What to expect at your COVID-19 vaccination appointment

Rear Adm. Anne Swap, Director, National Capital Region Market Office, left, is briefed on COVID-19 vaccination procedures by Sabrina Chakhtoura, Naval Health Clinic Patuxent River immunization department head, during an official site visit Jan. 22. Swap was briefed on a variety of clinic operations before touring clinic facilities.

What to expect at your COVID-19 vaccination appointment

As scientists learn more about how COVID-19 vaccines work in real-world conditions, it’s important for everyone to continue using all the tools available to help stop this pandemic. Cover your mouth and nose with a mask when around others, stay at least 6-feet away from others, avoid crowds, and wash your hands often.

Because COVID-19 is a new disease with new vaccines, you may have questions about what happens before, during, and after your appointment to get vaccinated. These tips will help you know what to expect when you get vaccinated, what information your provider will give you, and resources you can use to monitor your health after you are vaccinated.

Before Vaccination

• See if COVID-19 vaccination is recommended for you right now.

• Learn more about the different types of COVID-19 vaccines, how they work, and their benefits, at www.cdc.gov, then click the “Learn More About COVID19” link displayed prominently on the home page.

• When you get the vaccine, you and your healthcare worker will both need to wear masks that cover the nose and mouth. Stay 6-feet away from others while inside and in lines.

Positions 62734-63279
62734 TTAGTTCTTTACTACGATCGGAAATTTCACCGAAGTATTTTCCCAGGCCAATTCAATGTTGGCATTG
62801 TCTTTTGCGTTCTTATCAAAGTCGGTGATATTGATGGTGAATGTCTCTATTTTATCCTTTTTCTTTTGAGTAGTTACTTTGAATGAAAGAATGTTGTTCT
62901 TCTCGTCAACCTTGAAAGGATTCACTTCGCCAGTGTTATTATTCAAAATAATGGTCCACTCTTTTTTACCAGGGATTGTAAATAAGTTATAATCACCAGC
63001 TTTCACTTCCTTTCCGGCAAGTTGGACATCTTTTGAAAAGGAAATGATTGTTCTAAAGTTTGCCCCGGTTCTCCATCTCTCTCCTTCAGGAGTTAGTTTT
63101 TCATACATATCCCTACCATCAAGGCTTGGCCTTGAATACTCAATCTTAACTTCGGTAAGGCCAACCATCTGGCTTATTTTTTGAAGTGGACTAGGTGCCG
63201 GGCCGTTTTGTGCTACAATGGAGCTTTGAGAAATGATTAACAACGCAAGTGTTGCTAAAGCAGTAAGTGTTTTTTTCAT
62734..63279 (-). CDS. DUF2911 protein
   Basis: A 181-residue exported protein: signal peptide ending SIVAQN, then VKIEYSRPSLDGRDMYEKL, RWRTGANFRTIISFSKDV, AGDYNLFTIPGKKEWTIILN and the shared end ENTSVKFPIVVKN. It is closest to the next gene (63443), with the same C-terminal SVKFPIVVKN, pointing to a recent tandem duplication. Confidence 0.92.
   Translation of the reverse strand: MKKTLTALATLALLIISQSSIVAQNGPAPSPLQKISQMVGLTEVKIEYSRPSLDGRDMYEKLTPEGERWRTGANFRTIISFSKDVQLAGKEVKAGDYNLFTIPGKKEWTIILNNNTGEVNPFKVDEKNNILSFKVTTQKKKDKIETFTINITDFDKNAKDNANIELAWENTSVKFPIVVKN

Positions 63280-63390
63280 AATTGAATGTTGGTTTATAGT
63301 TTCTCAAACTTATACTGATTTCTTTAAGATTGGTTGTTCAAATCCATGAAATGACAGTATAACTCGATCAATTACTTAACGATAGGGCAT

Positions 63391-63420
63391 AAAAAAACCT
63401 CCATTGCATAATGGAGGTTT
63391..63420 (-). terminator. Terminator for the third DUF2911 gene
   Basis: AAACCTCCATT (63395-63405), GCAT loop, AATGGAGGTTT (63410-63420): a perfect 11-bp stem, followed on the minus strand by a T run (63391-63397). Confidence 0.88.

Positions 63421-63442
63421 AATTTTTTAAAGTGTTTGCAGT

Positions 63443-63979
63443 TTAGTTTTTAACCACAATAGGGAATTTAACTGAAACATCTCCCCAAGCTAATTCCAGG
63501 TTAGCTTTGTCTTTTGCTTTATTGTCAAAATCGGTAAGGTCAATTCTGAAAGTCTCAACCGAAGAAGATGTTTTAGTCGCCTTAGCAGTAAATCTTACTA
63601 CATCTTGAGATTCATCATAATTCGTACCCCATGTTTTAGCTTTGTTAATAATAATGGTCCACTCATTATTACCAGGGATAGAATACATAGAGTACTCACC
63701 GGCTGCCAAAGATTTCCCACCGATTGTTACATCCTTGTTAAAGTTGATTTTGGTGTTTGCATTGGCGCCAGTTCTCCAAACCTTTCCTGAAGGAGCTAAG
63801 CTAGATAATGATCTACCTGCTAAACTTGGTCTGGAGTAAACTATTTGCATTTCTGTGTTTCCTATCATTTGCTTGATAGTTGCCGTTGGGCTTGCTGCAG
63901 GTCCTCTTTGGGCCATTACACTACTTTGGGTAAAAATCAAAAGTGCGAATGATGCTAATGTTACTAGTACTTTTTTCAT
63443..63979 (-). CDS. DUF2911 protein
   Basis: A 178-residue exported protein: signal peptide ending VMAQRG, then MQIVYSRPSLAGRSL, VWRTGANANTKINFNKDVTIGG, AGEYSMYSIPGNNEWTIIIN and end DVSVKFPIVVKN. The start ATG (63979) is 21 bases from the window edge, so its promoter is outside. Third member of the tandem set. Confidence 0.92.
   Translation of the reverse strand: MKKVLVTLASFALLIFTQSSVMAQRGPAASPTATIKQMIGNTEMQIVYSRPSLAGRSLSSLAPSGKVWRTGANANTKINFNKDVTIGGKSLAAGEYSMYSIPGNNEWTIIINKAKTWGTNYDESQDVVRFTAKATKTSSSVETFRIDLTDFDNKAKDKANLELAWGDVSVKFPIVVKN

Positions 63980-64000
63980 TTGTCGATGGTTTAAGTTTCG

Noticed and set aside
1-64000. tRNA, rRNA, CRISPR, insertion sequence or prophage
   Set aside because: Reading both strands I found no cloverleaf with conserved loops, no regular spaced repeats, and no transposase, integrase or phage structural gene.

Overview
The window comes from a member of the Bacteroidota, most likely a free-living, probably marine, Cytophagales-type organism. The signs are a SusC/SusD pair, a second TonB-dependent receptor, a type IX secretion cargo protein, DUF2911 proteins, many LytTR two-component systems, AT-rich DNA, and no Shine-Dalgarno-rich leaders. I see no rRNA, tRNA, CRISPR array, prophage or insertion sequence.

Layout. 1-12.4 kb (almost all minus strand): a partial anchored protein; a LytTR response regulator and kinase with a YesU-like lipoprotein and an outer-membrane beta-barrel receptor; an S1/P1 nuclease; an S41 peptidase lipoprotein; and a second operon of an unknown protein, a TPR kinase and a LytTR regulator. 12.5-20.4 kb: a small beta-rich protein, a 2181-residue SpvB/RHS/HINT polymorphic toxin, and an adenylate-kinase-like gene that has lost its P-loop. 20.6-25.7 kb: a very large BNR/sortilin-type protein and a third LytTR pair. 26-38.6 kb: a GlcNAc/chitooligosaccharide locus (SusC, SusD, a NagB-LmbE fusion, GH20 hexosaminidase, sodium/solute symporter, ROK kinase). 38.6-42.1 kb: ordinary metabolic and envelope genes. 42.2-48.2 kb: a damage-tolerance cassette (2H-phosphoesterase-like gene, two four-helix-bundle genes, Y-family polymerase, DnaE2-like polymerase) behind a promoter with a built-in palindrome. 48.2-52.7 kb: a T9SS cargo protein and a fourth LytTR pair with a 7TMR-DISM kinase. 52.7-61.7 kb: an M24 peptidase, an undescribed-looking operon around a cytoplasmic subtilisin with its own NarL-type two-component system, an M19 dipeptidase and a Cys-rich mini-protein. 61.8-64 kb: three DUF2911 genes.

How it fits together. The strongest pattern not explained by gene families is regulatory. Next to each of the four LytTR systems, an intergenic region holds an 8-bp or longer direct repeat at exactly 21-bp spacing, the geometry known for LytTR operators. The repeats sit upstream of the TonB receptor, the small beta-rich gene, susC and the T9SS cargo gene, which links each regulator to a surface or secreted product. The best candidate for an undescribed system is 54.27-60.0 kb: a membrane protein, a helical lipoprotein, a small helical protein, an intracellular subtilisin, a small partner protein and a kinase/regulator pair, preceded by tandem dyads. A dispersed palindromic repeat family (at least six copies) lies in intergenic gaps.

When You Get Vaccinated

• You should receive a vaccination card or printout that tells you what COVID-19 vaccine you received, the date you received it, and where you received it.

• You should receive a paper or electronic version of a fact sheet that tells you more about the specific COVID-19 vaccine you are being offered. Each authorized COVID-19 vaccine has its own fact sheet that contains information to help you understand the risks and benefits of receiving that specific vaccine.

• All people who get a COVID-19 vaccine should be monitored on-site. Learn more about COVID-19 vaccines and rare severe allergic reactions at www.cdc.gov.

After Vaccination

• With most COVID-19 vaccines, you will need two shots in order for them to work. Get the second shot even if you have side effects after the first one, unless a vaccination provider or your doctor tells you not to get a second shot.

• Ask your healthcare provider about getting started with v-safe, a free, smartphone-based tool that uses text messaging and web surveys to provide personalized health check-ins after you receive a COVID-19 vaccination. V-safe also reminds you to get your second dose if you need one. Learn more at www.cdc.gov/vsafe.

• It takes time for your body to build protection after any vaccination. COVID-19 vaccines that require 2 shots may not protect you until a week or two after your second shot.